This morning, like so many others, I walked my usual trails and checked typical locations. What was different this morning was the presence of a few good birds. Naturally, the day started with two birds getting away. I managed one flight shot. I suppose they are a Blackpoll and a Yellow-rumped. However, I don't say that with confidence.
I happened upon several good flocks, but it was the one by the Cape Spear cabin that yielded the most and best bird of the day. This Canada Warbler was mixed in with a number of warblers and chickadees.
There was a bright Yellow Warbler present, but the yellow of the Canada stood out. I followed it through the leaves and hoped it would pop out and give me a moment.
As you can see, it didn't. Nevertheless, I got enough shots to confirm the ID.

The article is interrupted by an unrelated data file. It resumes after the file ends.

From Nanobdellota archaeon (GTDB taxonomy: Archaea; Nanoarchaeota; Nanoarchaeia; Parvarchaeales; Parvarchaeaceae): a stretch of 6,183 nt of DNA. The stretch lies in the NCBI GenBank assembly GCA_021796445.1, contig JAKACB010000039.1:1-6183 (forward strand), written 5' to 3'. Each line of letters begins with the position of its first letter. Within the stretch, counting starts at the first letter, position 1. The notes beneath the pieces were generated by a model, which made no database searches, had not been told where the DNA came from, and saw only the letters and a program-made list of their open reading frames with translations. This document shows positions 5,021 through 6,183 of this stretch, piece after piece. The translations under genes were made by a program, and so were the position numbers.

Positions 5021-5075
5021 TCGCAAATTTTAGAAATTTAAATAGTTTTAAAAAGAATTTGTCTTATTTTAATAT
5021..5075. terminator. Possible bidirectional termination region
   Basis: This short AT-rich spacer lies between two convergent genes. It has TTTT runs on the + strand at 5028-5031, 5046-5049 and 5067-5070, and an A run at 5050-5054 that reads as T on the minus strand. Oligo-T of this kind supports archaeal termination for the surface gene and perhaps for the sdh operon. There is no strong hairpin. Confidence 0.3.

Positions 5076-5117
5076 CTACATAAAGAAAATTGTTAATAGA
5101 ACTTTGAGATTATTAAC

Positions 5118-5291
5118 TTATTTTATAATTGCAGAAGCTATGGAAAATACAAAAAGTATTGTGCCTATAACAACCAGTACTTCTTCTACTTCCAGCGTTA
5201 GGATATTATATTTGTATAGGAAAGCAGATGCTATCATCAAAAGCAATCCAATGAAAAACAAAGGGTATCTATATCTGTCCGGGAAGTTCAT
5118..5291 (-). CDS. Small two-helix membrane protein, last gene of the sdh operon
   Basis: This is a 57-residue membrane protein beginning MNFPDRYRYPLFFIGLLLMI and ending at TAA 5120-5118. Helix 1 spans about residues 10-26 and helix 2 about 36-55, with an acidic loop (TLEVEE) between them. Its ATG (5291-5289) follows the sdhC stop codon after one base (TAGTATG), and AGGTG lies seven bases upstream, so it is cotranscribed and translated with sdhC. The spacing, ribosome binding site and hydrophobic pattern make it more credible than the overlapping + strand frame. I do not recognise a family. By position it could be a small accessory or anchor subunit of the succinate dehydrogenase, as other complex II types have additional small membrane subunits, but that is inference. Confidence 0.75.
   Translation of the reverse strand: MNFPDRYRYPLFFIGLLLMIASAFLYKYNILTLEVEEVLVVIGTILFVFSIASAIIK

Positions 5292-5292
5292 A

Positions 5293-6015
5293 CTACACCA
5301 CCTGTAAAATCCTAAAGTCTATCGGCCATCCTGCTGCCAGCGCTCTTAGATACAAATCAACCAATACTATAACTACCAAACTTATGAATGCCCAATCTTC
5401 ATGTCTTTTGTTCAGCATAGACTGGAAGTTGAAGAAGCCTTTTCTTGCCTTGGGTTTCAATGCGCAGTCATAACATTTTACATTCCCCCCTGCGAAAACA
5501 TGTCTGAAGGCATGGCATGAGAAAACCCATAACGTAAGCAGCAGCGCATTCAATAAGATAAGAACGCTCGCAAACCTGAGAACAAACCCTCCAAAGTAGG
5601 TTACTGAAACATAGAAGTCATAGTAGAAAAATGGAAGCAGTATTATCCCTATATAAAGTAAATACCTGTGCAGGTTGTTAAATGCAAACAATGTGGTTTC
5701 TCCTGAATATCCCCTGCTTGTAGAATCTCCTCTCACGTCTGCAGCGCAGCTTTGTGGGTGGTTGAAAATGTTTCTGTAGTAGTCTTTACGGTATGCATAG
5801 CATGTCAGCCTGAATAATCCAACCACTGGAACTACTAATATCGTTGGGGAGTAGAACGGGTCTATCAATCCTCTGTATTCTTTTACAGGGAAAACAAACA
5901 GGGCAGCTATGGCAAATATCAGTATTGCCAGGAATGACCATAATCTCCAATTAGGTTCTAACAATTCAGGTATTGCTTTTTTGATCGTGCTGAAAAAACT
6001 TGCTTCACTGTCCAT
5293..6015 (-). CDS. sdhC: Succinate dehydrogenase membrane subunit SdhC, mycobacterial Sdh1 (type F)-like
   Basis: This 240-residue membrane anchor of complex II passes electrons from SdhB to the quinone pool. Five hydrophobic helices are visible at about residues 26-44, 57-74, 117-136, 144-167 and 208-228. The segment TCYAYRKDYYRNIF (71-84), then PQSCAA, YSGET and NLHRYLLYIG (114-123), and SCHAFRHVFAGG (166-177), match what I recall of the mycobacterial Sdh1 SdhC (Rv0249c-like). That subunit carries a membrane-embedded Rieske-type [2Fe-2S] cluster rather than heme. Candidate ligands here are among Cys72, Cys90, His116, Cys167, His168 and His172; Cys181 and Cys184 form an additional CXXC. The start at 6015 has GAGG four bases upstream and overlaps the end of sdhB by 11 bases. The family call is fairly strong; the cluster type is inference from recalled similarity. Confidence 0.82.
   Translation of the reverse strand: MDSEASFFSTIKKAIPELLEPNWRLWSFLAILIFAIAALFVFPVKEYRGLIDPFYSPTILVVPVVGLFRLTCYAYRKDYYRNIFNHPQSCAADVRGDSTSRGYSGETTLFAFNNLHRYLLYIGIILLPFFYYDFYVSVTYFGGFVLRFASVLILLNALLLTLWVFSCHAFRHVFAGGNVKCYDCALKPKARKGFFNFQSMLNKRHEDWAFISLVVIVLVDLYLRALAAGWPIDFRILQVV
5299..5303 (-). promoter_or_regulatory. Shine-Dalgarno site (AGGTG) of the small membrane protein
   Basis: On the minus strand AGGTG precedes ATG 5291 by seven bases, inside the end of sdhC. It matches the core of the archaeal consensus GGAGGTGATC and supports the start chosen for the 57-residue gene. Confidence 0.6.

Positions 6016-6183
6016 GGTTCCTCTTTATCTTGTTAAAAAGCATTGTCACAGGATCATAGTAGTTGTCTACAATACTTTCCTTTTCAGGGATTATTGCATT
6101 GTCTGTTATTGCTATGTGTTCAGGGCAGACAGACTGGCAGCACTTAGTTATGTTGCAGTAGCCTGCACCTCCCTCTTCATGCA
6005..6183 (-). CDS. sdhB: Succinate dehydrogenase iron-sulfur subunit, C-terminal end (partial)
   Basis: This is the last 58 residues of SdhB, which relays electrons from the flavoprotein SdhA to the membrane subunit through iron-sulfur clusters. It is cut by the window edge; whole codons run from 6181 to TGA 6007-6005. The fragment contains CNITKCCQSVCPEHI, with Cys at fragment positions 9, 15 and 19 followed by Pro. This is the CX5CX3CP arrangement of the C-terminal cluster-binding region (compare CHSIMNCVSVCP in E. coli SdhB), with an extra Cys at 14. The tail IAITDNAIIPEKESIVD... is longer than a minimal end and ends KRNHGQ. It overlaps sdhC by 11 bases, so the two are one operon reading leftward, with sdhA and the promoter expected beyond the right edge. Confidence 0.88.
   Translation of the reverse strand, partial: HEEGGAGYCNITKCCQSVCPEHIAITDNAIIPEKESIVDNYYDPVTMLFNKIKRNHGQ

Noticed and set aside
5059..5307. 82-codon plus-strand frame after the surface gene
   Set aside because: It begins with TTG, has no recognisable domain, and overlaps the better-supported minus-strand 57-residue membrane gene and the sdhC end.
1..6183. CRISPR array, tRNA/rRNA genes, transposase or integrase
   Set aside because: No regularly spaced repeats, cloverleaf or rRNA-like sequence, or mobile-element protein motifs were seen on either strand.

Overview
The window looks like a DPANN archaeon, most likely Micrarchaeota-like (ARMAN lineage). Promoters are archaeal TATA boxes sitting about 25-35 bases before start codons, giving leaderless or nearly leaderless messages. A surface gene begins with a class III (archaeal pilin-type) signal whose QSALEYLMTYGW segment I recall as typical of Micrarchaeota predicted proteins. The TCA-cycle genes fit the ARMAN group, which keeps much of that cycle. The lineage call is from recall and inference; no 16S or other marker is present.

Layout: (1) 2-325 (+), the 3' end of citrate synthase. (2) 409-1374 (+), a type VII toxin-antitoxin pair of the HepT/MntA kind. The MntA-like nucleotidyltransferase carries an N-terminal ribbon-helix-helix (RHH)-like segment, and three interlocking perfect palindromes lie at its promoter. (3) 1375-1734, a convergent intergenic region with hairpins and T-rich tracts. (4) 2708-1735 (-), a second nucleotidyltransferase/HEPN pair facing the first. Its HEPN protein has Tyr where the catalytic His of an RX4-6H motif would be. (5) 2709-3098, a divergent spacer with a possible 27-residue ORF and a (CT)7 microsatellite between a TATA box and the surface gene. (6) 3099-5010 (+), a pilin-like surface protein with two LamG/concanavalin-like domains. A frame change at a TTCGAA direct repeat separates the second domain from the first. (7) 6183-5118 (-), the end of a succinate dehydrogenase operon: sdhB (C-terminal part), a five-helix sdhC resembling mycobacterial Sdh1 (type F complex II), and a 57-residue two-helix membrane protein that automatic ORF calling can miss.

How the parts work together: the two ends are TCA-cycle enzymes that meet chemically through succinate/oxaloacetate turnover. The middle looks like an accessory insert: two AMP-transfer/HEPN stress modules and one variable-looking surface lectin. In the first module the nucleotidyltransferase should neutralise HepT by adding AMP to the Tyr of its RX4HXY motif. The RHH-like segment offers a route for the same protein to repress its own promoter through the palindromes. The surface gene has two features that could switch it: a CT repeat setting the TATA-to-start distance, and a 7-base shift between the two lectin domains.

Since I started a little late this morning, I didn't walk the lower trail at Cape Spear. The number of tourists was growing.
Instead, I headed up toward the East Coast Trail. On the way up, I saw only a couple of sparrows. I stayed in the trail for about an hour and a half. On my walk down, I got a brief glimpse of a Baltimore Oriole in a tree by the trail. Light was not in my favor. It disappeared into the tree and was gone.
Yet, there were many sparrows flying around, so I inched my way down the trail. I couldn't believe my eyes when I saw a tree dripping in orioles. Well, maybe not dripping, but there were four in there at one time. I could not get them all in one picture.
I don't know what it is about Orioles, but I never seem to get a decent shot. I was really more concerned this morning about getting a shot of every bird. With little time to work with, I thought the bird on the lower left in this shot was a little different from the others. Note: The birds did not linger. In just moments, they moved on and I didn't see them again.
It is most probable that all four are just drab, first year Baltimore Orioles, but maybe they should be looked at by fresh eyes.
It is this bird that struck me as being different. Comments are welcome.